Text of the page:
Sleep deprivation hit me hard. My youngest didn’t sleep for two years, and due to the lack of sleep, I changed. My mental wellbeing changed. Before having children I could never fully appreciate the importance of sleep, and I was never warned how sleep deprivation had very similar links to postnatal depression.
I felt flat and I felt overwhelmed by the smallest things; but overall I felt anxious - from the moment I woke up in the morning to when my head hit the pillow at night. I knew I felt anxious about when my little one would sleep or how many times I would be woken up at night, but the anxious feelings I experienced seemed more than that.
It also wasn’t just my mood that changed, because of the lack of deep restorative sleep, I experienced night terrors and my migraines became worse. I was even advised to have an MRI scan because at one point I was experiencing at least 2 migraines at week.
I knew I didn’t feel right but I couldn’t fully understand why. I didn't depressed. I just didn't like myself.
Looking back I wasn’t fully present, and I wasn’t able to enjoy motherhood the way I wanted. It makes me sad and makes me wish I had changed this sooner. But it is hard to make changes when you feel like there is no way out of that dark sleep deprived tunnel. I felt too guilty, too overwhelmed and tired to ask for support.
When my daughter finally started sleeping, because I plucked up the courage to ask for help, it meant that I could start to mend myself. First of all by getting a full night's sleep. It was only once I started to sleep and once I started to study to be a sleep coach, that I could fully understand the power of sleep. That it really can restore your body and your mind.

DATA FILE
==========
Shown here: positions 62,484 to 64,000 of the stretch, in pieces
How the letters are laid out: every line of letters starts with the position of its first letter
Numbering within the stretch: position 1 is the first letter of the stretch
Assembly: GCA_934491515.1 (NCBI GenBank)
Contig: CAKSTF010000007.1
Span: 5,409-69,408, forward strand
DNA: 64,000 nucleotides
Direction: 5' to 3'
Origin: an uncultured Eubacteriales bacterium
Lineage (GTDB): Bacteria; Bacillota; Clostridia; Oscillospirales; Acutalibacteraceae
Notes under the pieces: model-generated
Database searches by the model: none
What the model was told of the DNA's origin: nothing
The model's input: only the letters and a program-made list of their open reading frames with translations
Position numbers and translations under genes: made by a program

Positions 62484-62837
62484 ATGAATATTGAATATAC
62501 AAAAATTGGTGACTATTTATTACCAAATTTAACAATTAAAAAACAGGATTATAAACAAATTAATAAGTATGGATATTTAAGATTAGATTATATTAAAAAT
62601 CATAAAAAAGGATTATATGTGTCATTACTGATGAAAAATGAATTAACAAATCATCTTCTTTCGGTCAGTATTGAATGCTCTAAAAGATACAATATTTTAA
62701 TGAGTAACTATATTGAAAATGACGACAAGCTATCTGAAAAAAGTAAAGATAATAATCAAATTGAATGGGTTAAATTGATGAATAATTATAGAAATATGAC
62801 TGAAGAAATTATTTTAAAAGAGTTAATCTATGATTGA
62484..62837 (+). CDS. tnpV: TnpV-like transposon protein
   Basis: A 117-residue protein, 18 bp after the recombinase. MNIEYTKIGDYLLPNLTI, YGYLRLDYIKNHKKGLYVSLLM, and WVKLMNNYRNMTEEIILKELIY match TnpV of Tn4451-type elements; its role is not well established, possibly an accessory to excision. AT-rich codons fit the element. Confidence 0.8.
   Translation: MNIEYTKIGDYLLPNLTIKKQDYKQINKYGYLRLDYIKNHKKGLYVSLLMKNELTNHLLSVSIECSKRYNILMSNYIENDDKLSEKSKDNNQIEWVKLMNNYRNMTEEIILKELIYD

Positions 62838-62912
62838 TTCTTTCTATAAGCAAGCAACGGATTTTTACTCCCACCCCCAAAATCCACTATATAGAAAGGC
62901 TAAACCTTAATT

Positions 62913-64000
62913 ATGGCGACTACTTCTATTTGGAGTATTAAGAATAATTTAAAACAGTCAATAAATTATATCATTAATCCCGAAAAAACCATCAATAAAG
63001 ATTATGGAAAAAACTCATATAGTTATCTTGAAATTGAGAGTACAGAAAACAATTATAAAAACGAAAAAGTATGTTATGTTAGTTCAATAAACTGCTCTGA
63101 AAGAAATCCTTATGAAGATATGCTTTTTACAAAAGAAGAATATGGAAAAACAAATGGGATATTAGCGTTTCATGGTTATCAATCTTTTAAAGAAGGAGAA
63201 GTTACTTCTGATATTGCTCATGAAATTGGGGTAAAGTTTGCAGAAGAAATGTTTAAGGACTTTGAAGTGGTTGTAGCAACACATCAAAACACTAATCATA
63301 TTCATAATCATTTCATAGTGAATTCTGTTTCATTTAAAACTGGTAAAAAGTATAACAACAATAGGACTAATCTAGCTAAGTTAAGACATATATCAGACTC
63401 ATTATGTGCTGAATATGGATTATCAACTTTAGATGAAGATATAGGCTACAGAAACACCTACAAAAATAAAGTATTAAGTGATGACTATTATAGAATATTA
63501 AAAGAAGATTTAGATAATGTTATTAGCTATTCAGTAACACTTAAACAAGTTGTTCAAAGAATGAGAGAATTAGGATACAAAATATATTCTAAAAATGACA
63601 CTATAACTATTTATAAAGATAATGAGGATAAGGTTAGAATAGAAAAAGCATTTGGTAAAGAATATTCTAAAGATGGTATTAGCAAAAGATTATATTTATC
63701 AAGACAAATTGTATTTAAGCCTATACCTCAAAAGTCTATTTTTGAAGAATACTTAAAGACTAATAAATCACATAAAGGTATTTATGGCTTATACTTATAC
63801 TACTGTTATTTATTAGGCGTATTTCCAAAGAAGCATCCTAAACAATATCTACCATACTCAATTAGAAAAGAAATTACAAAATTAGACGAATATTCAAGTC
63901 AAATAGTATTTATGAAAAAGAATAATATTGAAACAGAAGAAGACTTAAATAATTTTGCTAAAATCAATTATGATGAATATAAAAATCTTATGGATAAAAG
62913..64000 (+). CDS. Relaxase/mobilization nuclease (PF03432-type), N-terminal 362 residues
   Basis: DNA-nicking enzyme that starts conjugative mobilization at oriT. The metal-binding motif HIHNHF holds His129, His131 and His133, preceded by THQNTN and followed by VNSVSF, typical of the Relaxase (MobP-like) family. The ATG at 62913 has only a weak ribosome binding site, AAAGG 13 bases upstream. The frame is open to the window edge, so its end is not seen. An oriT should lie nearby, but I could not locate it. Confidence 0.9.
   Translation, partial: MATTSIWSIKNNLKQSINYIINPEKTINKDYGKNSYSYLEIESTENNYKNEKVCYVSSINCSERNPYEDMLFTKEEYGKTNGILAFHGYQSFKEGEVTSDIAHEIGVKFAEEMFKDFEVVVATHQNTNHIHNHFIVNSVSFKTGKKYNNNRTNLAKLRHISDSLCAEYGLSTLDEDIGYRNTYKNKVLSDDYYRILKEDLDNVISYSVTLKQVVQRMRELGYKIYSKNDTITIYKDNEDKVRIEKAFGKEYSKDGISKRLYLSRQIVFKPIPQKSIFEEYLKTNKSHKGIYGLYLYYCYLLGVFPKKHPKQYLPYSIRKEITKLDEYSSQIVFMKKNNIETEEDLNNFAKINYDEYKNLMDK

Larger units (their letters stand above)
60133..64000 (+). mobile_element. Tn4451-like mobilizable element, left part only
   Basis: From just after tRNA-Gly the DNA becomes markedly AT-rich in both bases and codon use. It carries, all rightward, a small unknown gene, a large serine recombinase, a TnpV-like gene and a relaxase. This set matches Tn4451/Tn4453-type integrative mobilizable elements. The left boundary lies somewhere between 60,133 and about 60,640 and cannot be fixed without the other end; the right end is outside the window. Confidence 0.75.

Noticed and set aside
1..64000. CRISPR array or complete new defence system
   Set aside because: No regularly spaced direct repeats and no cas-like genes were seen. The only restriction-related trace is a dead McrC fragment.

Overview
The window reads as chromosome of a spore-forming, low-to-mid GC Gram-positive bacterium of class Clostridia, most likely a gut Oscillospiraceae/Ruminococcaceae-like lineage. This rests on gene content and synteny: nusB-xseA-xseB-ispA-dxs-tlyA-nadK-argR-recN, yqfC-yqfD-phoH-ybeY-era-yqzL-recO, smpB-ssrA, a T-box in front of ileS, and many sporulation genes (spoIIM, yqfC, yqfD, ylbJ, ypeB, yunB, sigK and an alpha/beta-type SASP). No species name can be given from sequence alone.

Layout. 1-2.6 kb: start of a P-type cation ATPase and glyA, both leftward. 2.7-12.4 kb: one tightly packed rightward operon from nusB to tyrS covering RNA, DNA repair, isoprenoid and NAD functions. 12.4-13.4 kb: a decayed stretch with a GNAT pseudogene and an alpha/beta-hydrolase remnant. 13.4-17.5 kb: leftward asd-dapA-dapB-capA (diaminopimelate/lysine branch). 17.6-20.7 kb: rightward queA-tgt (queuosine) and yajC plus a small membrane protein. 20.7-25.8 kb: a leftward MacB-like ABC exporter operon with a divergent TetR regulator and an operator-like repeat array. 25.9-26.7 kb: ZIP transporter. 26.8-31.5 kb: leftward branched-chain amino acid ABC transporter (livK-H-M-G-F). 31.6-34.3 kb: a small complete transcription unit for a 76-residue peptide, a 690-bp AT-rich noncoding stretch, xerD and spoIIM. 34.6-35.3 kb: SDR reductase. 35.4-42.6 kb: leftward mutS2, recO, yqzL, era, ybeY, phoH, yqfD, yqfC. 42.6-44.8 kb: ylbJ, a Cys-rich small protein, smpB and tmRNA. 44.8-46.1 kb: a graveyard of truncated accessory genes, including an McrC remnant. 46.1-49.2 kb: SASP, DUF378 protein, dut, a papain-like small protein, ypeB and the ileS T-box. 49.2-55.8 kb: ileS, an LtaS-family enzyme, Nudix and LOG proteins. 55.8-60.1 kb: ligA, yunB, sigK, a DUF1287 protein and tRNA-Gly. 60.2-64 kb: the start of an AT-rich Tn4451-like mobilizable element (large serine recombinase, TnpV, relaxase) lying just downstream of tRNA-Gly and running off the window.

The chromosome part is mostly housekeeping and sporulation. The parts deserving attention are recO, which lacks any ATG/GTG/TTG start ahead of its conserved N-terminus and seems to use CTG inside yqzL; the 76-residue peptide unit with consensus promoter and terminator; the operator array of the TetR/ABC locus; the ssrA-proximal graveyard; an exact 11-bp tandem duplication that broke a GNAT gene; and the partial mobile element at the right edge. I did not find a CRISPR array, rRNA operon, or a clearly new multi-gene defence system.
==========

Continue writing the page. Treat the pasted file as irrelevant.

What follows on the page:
I believe that we need to be educated about the effects of sleep deprivation and be open to how we are feeling when sleep is broken. We are told how much sleep our little one needs, but I feel that as caregivers we are forgotten about - “just sleep when your baby sleeps.” But what if our baby doesn’t sleep, or we have another child to look after, and a household to run, a job to go to?
It took me a long time to get over the effects of sleep deprivation and I don’t want anyone else to feel the way I did. Your sleep will change once having a baby, but no one should suffer beyond the point where they feel like they can’t cope anymore.
We all need to sleep. We all deserve to sleep, and deserve to bound - each and every day.